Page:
BBC presenter Reggie Yates let his mask slip when he was caught perpetuating an antisemitic trope.
When challenged over his comments that popular black music artists are no longer managed by “some random fat Jewish guy from north-west London”, he said he was “hugely apologetic”.
That was the end of the matter, according to the BBC.
But not for the JC.
The name Logan Sama may mean very little to readers. But he, like Yates, is also a DJ. Until November he was due to host BBC Radio 1Xtra’s Grime show.
He was dropped by the BBC because he posted offensive tweets which included referring to “militant black women”.
These posts, dating from between 2011 and 2015, were in the view of the BBC unacceptable. And in the same week Sama was due to host the first edition of his weekly show he issued a statement confirming that the corporation had decided “that I am not suitable to join their network”.
Here we had a presenter, not as well known as Yates, who was effectively sacked for ignorant and offensive comments he made years before he gained a job at Radio 1Xtra.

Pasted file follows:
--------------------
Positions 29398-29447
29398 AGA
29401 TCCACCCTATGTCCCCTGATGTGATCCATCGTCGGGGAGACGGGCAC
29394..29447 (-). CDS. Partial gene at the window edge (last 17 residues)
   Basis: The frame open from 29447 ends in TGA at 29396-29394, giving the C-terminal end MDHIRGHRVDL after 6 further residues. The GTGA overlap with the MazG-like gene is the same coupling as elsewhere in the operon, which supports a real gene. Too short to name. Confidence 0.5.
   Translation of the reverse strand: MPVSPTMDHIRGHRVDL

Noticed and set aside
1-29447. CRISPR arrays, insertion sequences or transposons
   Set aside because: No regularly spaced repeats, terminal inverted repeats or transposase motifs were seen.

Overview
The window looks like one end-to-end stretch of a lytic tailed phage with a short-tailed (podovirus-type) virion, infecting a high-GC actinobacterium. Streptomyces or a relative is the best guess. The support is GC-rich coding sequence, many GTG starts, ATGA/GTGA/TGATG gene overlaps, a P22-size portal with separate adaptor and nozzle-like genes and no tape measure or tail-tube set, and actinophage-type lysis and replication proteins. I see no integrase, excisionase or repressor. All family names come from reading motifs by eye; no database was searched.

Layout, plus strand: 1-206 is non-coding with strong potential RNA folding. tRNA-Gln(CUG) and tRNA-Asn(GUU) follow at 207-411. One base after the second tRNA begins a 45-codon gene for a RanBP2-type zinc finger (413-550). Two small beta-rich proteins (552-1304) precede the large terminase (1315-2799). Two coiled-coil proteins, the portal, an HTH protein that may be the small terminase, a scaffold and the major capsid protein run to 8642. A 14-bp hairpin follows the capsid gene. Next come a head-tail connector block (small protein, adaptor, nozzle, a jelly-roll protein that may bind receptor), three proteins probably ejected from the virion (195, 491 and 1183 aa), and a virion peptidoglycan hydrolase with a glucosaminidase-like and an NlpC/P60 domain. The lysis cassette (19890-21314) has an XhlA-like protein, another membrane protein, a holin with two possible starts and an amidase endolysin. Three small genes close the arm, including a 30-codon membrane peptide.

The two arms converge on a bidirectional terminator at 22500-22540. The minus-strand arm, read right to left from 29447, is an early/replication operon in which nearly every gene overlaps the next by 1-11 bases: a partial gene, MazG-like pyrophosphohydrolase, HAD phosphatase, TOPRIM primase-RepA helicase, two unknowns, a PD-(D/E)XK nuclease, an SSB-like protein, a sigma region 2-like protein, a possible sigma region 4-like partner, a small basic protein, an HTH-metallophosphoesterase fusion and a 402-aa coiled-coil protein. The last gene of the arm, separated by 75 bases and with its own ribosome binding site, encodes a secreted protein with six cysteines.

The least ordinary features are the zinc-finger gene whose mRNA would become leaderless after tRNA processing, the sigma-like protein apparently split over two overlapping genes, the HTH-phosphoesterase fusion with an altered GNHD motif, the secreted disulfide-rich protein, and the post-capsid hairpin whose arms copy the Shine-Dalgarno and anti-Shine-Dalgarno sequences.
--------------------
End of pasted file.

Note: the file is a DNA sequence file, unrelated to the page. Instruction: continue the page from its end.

Yet the corporation are unwilling to mete out the same punishment to Yates, a current BBC employee, for remarks which were just as ignorant and offensive and made as a BBC employee.
When the JC asked about what action the BBC intended to take against Yates, the broadcaster insisted it “did not comment on individual cases.” When asked to explain the disparity in its disciplinary procedures, it ignored our request and did not respond.
Until last week, when a BBC spokesperson came back with a bland statement: “We take these issues very seriously and Reggie is in no doubt about the BBC’s view of his comments.”
Fast forward to Monday and Yates has suddenly decided to stand down from hosting a Christmas edition of Top Of The Pops.
You may ask what made him come to this decision, and why it took so long? But it is too late. The BBC’s double standards are clear.